Issues inherent in detecting attribute-level DIF using item-level methods
Nixon, Casey Boone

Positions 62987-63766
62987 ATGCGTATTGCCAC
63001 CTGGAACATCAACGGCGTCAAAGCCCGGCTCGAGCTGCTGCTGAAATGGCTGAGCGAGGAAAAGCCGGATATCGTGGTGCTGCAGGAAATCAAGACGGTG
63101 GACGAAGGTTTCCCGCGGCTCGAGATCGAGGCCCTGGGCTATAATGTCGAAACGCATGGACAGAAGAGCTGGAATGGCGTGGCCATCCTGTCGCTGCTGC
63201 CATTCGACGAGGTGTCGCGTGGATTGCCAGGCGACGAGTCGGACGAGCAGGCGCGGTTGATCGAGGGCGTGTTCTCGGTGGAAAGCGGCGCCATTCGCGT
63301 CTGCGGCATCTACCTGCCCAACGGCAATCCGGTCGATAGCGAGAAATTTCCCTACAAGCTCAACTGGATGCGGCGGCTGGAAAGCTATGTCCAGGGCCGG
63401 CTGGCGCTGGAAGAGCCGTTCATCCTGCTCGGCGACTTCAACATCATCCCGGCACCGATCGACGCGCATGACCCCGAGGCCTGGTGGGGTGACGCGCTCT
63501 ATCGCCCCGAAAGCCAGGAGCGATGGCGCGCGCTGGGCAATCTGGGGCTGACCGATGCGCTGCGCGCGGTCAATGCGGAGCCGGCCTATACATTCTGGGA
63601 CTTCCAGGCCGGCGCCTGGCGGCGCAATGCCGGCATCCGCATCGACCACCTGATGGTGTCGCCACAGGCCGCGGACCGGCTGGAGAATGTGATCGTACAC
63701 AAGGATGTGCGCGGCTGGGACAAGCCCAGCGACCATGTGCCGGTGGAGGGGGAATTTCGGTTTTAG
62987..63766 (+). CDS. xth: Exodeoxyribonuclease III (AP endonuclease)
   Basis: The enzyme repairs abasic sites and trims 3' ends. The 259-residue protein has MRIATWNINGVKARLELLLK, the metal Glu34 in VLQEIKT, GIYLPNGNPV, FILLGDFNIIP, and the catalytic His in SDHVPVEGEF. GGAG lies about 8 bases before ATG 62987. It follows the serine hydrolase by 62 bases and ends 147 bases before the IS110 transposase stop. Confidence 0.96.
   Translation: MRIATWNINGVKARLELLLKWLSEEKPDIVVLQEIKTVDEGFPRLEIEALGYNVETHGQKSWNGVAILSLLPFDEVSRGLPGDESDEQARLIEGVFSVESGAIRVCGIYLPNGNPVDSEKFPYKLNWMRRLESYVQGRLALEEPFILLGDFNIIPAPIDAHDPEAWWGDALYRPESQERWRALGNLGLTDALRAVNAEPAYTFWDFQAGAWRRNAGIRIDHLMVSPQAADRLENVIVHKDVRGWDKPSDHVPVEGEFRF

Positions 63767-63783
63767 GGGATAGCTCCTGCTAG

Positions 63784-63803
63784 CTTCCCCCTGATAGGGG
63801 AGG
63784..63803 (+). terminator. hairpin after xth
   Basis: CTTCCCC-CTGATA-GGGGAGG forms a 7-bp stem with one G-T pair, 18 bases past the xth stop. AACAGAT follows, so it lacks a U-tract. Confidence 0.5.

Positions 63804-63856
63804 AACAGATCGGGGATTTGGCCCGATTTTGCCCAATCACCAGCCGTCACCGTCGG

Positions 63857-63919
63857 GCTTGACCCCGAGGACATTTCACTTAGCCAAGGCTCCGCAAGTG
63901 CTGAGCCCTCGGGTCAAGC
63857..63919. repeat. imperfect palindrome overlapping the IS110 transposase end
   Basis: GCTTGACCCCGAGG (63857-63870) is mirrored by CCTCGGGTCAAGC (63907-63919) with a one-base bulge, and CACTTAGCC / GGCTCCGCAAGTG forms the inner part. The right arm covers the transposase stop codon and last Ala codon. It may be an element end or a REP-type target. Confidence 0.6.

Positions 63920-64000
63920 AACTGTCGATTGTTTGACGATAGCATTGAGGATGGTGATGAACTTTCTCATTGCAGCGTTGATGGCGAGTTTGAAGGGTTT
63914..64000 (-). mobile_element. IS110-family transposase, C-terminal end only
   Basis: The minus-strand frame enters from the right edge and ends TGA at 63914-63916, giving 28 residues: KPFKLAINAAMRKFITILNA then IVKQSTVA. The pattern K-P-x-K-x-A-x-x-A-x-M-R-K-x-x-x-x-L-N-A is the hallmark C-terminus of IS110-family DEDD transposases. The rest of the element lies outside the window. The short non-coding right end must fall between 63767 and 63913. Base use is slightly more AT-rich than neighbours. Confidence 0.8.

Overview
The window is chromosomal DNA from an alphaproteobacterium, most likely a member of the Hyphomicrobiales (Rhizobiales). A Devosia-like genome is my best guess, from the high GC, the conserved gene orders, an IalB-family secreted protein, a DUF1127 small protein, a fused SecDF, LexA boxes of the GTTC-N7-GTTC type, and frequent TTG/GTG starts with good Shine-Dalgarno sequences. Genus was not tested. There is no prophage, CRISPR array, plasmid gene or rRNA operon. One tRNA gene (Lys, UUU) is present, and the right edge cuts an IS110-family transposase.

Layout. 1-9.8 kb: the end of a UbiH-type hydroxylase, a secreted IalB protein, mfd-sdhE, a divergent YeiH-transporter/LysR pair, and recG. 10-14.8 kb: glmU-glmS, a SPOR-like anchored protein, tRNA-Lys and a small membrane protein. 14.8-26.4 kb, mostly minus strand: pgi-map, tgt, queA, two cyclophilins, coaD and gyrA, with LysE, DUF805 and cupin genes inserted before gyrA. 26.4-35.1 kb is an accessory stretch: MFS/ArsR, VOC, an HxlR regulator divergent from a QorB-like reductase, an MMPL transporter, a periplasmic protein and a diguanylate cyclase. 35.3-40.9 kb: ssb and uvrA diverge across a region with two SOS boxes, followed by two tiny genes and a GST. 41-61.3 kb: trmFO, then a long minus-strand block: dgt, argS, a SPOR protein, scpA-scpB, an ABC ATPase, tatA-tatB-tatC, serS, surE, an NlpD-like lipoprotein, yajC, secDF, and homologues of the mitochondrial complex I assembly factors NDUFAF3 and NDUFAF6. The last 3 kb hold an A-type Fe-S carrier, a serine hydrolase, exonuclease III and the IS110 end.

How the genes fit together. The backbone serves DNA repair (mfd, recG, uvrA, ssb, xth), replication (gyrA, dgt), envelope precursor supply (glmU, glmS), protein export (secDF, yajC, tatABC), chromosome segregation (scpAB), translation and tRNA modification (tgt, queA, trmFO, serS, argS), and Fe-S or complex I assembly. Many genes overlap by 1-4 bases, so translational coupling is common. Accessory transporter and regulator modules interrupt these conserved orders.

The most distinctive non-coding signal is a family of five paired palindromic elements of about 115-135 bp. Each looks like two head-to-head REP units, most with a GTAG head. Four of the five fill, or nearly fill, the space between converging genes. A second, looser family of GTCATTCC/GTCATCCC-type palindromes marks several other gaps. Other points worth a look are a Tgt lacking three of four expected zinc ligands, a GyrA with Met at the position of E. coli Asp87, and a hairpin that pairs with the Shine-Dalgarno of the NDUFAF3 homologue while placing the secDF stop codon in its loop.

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Differential item functioning (DIF) is generally investigated with methods that identify DIF at the item level, though it can also exist at the attribute level. When items with attribute-level DIF are examined with an item-level DIF detection technique, a number of issues may arise. The current research illustrates the utility and advantages of a model that decomposes items into attributes in order to model item difficulty and better examine DIF. To gauge the need for a model such as the Random Effects Linear Logistic Test Model (LLTM-R) in detecting DIF simulated to exist at the attribute level, a simulation study is conducted. Due to its widespread use and popularity, the Mantel-Haenszel DIF-detection procedure is included as a representative item-level method. The sample size, density of the Q-matrix, magnitude of DIF, and magnitude of canceling attribute weights were manipulated. The impact of these variables on power, Type I error rates, and accuracy of the item-level DIF detection technique was investigated. Samples were drawn from a normal distribution and 500 replications of each of the 45 cells were obtained. Findings from the simulations indicated that when DIF was simulated to exist at the attribute level, an item-level DIF detection technique performed inconsistenly in detecting the DIF. Results support that attribute-level DIF must be investigated using an attribute-level DIF detection procedure, using a model such as the LLTM-R. A demonstration presents how to investigate attribute-level DIF using the LLTM-R, and the impact of misspecification of the Q-matrix on the parameter estimates and standard errors. It is concluded that the use of item-level DIF detection techniques is inappropriate for the identification of attribute-level DIF, and the LLTM-R is recommended as a model that provides useful information about the presence and potential causes of such DIF. Suggestions for researchers are presented as a multi-step approach for investigating DIF that may exist at both the level of the item and attribute.